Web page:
19. 19. Etching Etching is a process of selectively removing the unwanted material from the surface of the wafer. When etching is performed, the etchant may remove portions or all of: • The desired material • The underlying layer • The masking layer There are basically two types of etches: • Wet etch which uses chemicals • Dry etch which uses chemically active ionized gases/plasma.
  20. 20. Etching • Wet etching  Liquid chemicals such as acids, bases and solvents are used to chemically remove wafer surface material.  Certain etching agent will etch only certain material.  Wet etch is generally applicable only for larger geometries (>3µm).  The disadvantage of wet etching is that it can cause undercutting (the pattern size is not the same as the mask size).  Undercutting happens because wet etching is isotropic (etching happens in all direction). WET ETCHING
  22. 22. Etching • Dry etch exposes the wafer surface to a plasma created in the gaseous state. The plasma passes through the openings in the patterned resist and interacts physically or chemically (or both) with the wafer to remove the surface material. • Etching will happen only at the targeted area (anisotropic). • Pattern size produced is the same as the image on mask size. • Dry etch is generally applicable for smaller geometries (<2µm). DRY ETCHING/PLASMA ETCHING
  23. 23. Etching DIFFERENCES BETWEEN WET ETCHING AND DRY ETCHING Wet Etching Dry Etching 1. Etching is done using liquid chemical. Etching is done using plasma. 2. Inexpensive. Highly cost. 3. Etching rate is not uniform. Etching rate is uniform. 4. Undercutting will happen that cause the pattern size is larger than the size of image on the mask. The pattern size is the same as the size of image on the mask. 5. If phosphoric acid is used to etch certain material, the photoresist is also being etched. Photoresist lifting will not occur. 6. Isotropic Anisotropic
  24. 24. Etching
  25. 25. Planarization Planarization attempts to minimize the variation in surface height of the wafer. Planarization techniques • Repeated applications of spin-on-glass (SOG). • Resist etch-back – highest areas of oxide are exposed longest to the etchant and therefore erode away the most. A chemical-mechanical planarization (CMP) step is included before the deposition of an extra metal layer on top of the insulating SiO2 layer.
  26. 26. Planarization Chemical Mechanical Polishing (CMP) • CMP produces the required degree of planarization for modern submicron technology.
  27. 27. Manufacturing Process Sequence of N-Dual- Well CMOS Circuit
  28. 28. Manufacturing Process Sequence of N-Dual- Well CMOS Circuit 1. Active area p+ substrate p - epi
  29. 29. Manufacturing Process Sequence of N-Dual- Well CMOS Circuit 2. n+ dopants p+ dopants p+ substrate p+ substrate p - epi p - epi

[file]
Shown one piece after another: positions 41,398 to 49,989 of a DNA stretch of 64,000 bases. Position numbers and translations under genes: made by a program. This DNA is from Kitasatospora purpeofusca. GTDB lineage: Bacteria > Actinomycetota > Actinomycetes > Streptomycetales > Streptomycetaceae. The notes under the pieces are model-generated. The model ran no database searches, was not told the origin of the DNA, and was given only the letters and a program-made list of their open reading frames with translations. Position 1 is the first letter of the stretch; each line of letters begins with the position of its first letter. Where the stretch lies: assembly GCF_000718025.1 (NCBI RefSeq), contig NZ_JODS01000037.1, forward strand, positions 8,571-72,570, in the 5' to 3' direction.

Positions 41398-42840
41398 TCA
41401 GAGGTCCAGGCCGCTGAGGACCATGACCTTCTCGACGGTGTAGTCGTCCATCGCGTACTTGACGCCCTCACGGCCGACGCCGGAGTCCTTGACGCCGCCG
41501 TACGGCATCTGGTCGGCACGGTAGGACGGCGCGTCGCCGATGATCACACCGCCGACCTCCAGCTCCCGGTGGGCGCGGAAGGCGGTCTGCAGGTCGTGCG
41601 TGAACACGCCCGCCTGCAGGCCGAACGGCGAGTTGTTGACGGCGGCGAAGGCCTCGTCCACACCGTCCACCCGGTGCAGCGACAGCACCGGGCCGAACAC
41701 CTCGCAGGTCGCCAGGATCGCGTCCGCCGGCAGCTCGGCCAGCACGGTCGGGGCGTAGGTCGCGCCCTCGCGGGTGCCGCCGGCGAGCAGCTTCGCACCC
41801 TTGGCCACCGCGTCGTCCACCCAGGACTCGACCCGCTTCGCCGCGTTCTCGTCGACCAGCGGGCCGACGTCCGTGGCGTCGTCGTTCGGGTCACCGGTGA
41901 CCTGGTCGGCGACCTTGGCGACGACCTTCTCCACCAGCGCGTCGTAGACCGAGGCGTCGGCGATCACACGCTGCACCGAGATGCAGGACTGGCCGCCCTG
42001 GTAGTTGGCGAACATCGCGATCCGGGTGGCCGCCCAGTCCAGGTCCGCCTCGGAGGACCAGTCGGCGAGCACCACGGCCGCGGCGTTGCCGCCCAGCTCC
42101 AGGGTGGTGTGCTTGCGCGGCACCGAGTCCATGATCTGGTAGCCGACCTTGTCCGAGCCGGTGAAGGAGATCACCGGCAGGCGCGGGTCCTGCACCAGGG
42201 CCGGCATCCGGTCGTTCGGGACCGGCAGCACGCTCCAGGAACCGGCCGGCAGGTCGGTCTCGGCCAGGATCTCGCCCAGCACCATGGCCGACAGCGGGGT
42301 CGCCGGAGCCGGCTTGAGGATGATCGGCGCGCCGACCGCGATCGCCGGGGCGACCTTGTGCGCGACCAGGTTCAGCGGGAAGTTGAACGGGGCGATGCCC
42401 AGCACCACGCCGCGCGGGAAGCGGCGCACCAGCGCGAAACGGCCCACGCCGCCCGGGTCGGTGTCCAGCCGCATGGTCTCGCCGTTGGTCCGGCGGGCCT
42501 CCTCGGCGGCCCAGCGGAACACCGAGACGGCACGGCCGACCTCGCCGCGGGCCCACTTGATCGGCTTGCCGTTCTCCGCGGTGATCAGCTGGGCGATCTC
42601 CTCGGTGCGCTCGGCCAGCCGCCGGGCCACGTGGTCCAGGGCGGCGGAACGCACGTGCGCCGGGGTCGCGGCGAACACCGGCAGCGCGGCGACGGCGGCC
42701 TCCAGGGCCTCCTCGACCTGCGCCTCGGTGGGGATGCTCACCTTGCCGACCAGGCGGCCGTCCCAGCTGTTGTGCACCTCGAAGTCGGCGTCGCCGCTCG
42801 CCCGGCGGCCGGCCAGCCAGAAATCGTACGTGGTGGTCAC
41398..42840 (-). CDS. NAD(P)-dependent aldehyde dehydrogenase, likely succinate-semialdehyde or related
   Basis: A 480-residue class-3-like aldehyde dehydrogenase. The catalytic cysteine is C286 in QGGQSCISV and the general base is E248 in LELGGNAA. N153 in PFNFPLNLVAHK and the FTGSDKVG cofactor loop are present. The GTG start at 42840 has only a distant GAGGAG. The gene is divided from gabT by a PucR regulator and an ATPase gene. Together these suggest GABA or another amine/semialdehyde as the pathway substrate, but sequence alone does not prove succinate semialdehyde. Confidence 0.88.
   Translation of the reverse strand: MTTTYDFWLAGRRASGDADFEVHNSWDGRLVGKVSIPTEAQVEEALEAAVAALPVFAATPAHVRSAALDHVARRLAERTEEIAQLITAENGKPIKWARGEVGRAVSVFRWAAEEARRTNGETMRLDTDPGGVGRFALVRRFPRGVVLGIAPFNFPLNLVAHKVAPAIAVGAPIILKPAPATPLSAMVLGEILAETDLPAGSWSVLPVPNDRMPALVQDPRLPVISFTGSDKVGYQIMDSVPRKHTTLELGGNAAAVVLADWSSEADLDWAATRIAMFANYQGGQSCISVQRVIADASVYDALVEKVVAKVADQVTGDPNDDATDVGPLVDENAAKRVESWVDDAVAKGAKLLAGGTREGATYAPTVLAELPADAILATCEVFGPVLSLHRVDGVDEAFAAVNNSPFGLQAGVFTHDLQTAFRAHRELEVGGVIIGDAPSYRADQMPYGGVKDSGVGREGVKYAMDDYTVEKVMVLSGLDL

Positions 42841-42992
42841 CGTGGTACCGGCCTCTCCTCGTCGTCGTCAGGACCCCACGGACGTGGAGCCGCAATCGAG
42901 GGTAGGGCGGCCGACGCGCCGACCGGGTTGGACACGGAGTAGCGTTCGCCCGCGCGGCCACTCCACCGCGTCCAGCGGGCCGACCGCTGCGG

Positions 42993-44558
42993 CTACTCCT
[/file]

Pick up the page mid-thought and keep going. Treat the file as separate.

30. 30. Manufacturing Process Sequence of N-Dual- Well CMOS Circuit 3. p+ substrate p - epi p n
  31. 31. Manufacturing Process Sequence of N-Dual- Well CMOS Circuit 4. p-epi p+ substrate Contact
  32. 32. Manufacturing Process Sequence of N-Dual- Well CMOS Circuit 5. Chip Manufacturing Video
  33. 33. Design Rules  Design rule is a set of regulations which define the acceptable dimensions and electrical characteristics achievable in a fabrication process. 3D Perspective of NMOS Transistor
  34. 34. Design Rules • Interface between designer and process engineer • Guidelines for constructing process masks • Unit dimension: Minimum line width » scalable design rules: lambda (λ) parameter » absolute dimensions (micron rules)
  35. 35. Design Rules Lambda (λ ) parameter  can define design rules in terms of lambdas.  can easily be scaled to different fabrication process as fabrication technology advances.  1λ = 1/2 minimum feature size, e.g, in 0. 6μm process, 1λ=0.3μm
  36. 36. Design Rules Micron rules  1 micron = 1µm = 1x10-6 m  Technology size @ feature size is mentioned in micron unit, e.g. feature size of 0.5 micron implies that the distance between the source and drain is 0.5µm. * A single strand of hair usually has a diameter of 20 to 180µm.
  37. 37. CMOS Process Layer
  38. 38. Intra -Layer Design Rules 5 5 2 λ 3 3 3 A few common design rules:
  39. 39. Verifying The Layout • The layout must be verified to ensure that none of the design rules is violated. • Failing to obey the design rules will surely lead to a non-functional design. • Verifying the layout is now done by computers using Computer-aided Design- Rule Checking (called DRC).
  40. 40. SUMMARY • The manufacturing process of integrated circuits require a large number of steps each of which consists of a sequence of basic operations. • The design rules set define the constraints in terms of minimum width and separation that the IC design has to adhere to if the resulting circuit is to be fully functional. This design rules acts as the contract between the circuit designer and the process engineer.